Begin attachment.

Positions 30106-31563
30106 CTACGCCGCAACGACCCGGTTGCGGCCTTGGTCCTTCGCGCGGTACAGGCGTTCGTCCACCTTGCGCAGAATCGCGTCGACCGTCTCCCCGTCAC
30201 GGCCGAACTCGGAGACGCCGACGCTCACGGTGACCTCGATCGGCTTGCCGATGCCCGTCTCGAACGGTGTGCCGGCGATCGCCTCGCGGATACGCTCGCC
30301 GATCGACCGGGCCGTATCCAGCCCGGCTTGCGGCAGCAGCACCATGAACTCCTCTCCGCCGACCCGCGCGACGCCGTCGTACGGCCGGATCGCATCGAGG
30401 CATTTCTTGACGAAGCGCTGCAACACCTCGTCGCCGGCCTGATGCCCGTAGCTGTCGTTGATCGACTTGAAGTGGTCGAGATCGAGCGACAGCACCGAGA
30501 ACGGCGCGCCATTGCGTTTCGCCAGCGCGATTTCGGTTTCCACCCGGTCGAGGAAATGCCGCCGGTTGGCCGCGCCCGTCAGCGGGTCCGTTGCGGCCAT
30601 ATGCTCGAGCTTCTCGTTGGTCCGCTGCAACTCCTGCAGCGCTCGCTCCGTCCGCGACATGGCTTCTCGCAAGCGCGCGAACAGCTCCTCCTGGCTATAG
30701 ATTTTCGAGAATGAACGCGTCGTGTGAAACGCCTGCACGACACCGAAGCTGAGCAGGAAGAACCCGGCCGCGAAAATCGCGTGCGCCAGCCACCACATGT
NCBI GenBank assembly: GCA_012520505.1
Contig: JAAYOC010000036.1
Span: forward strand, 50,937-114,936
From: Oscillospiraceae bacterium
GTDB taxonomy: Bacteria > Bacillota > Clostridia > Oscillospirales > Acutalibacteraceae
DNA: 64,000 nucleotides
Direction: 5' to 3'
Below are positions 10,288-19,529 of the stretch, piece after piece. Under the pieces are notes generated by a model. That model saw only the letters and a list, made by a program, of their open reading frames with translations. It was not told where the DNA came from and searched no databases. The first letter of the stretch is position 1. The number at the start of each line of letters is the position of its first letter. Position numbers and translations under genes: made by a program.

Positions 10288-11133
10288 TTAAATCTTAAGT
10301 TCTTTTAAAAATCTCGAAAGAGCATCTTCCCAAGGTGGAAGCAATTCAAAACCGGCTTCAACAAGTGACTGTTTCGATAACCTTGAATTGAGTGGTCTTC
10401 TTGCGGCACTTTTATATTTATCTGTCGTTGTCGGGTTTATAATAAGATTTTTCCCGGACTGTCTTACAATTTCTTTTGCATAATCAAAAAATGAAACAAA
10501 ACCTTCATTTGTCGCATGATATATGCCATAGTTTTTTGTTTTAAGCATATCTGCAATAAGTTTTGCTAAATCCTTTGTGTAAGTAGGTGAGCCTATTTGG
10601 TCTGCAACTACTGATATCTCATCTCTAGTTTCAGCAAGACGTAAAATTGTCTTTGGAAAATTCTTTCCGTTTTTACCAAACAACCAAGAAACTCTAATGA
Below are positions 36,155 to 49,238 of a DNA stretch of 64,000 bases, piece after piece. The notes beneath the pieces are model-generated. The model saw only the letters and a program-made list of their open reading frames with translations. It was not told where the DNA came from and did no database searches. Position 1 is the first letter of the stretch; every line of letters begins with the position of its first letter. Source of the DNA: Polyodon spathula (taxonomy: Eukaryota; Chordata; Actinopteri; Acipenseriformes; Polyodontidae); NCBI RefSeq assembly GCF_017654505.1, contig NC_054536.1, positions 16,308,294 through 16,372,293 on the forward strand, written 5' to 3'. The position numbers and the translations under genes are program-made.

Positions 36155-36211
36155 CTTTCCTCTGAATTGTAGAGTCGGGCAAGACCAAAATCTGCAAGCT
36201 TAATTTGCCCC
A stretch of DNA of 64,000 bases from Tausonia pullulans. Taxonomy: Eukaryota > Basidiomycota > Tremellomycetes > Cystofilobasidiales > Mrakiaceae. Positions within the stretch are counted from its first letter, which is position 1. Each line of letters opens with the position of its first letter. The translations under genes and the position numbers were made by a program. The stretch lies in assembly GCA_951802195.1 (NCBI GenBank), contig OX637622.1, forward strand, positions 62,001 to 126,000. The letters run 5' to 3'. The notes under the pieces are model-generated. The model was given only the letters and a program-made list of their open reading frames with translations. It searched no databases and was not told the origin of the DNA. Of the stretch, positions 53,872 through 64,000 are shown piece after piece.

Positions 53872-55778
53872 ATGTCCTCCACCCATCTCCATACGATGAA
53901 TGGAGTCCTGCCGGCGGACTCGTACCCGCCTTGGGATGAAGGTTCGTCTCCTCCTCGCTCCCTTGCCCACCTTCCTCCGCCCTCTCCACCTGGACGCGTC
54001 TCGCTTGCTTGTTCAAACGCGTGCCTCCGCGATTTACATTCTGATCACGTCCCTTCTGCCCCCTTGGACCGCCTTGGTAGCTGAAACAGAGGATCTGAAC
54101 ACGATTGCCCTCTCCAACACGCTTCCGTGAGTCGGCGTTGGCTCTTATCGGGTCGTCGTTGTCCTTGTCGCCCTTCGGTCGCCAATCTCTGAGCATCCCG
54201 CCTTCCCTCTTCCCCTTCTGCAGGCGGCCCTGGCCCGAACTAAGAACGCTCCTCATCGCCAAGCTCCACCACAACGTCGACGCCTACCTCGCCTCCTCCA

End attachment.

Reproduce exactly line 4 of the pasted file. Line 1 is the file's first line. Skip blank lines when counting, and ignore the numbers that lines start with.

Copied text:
30301 GATCGACCGGGCCGTATCCAGCCCGGCTTGCGGCAGCAGCACCATGAACTCCTCTCCGCCGACCCGCGCGACGCCGTCGTACGGCCGGATCGCATCGAGG